Mercedes-Benz decided to crowdsource ideas on how to design the most desirable luxury golf cart in history, so the company put out a call to both golf fans and automobile enthusiasts. The goal was for a modern golf cart with characteristics from the future.
It was only by happenstance that Anders Lynge, co-founder of Garia, stumbled upon a Facebook page mentioning the request for input on the design of the new golf cart. Lynge subsequently submitted two full design proposals and requested a serious business discussion regarding a partnership on the new vehicle.
A Focus on Full-Size Electric Vehicles
Rather than luxury golf carts, it seems that Mercedes-Benz has shifted its focus on developing full-size electric vehicles to compete with Tesla Motors and BMW, and the automaker has already stated that it intends to establish a new sub-brand of electric cars.
To start, the sub-branded line of all-electric vehicles will include two SUVs and two sedans. One of the SUVs was featured at the 2016 Paris Auto Show, and company representatives confirmed that it will have a maximum range of 500 kilometers before the batteries need to be recharged.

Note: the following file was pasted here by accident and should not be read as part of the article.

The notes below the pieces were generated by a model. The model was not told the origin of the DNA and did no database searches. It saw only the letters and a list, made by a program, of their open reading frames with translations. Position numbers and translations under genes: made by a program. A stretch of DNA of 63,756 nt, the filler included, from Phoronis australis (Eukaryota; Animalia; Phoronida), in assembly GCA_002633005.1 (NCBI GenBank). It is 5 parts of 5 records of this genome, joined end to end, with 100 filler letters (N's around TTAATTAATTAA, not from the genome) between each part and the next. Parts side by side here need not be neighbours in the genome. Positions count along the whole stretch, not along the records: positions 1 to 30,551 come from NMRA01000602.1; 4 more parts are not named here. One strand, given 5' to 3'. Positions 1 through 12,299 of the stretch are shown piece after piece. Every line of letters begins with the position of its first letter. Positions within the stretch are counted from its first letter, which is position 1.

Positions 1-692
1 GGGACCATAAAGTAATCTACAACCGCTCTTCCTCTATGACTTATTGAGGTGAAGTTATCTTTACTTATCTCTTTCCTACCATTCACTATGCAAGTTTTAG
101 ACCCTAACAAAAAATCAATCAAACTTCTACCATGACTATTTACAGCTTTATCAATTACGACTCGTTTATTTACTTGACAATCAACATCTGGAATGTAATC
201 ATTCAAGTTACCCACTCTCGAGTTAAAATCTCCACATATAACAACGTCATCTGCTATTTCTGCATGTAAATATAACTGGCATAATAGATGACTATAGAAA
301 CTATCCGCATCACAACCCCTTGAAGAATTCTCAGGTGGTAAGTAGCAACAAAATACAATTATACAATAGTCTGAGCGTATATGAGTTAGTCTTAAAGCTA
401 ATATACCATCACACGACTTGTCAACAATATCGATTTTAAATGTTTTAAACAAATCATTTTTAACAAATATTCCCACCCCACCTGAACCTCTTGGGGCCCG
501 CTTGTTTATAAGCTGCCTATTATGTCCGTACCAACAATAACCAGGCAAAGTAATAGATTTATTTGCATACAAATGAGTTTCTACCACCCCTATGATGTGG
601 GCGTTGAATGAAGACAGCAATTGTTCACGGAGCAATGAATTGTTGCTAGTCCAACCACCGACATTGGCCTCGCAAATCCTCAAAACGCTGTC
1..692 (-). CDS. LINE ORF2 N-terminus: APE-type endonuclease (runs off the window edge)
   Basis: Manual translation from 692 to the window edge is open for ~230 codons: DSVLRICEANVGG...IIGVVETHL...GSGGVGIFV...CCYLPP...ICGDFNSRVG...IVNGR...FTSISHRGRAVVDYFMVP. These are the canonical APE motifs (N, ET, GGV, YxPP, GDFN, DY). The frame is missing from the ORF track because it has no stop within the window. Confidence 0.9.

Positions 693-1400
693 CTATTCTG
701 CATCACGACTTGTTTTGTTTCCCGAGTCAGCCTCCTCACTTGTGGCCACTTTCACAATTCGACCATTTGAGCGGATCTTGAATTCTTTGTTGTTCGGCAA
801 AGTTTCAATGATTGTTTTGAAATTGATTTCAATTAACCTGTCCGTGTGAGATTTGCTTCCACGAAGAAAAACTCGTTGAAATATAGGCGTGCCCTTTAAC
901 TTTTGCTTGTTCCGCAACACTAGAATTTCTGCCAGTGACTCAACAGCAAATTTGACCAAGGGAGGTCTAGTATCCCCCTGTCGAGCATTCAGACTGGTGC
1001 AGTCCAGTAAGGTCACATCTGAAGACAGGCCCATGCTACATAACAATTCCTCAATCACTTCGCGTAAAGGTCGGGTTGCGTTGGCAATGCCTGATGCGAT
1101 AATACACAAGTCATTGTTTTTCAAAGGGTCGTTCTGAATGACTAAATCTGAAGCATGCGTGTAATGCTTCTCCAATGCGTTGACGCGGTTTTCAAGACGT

Until now, Mercedes-Benz’s efforts to establish a line of electric vehicles consisted of simply installing electric motors and batteries in its existing models, a plan that was applauded for its cost effectiveness. However, creating a new sub-brand will open new doors for marketing to a wider range of customers, and parent-company Daimler is looking to include an all-electric, heavy-duty delivery truck by 2020.
“When Tesla started coming up many years ago, we decided at the time, and I believe correctly, that the technology wasn’t quite ready,” said Wolfgang Bernhard, Daimler’s trucks chief. “Now we believe the time has come to earn money in e-mobility over the next five to 10 years.”
While electric vehicles are in the future of Mercedes-Benz, they will, unfortunately, not be found on the golf course.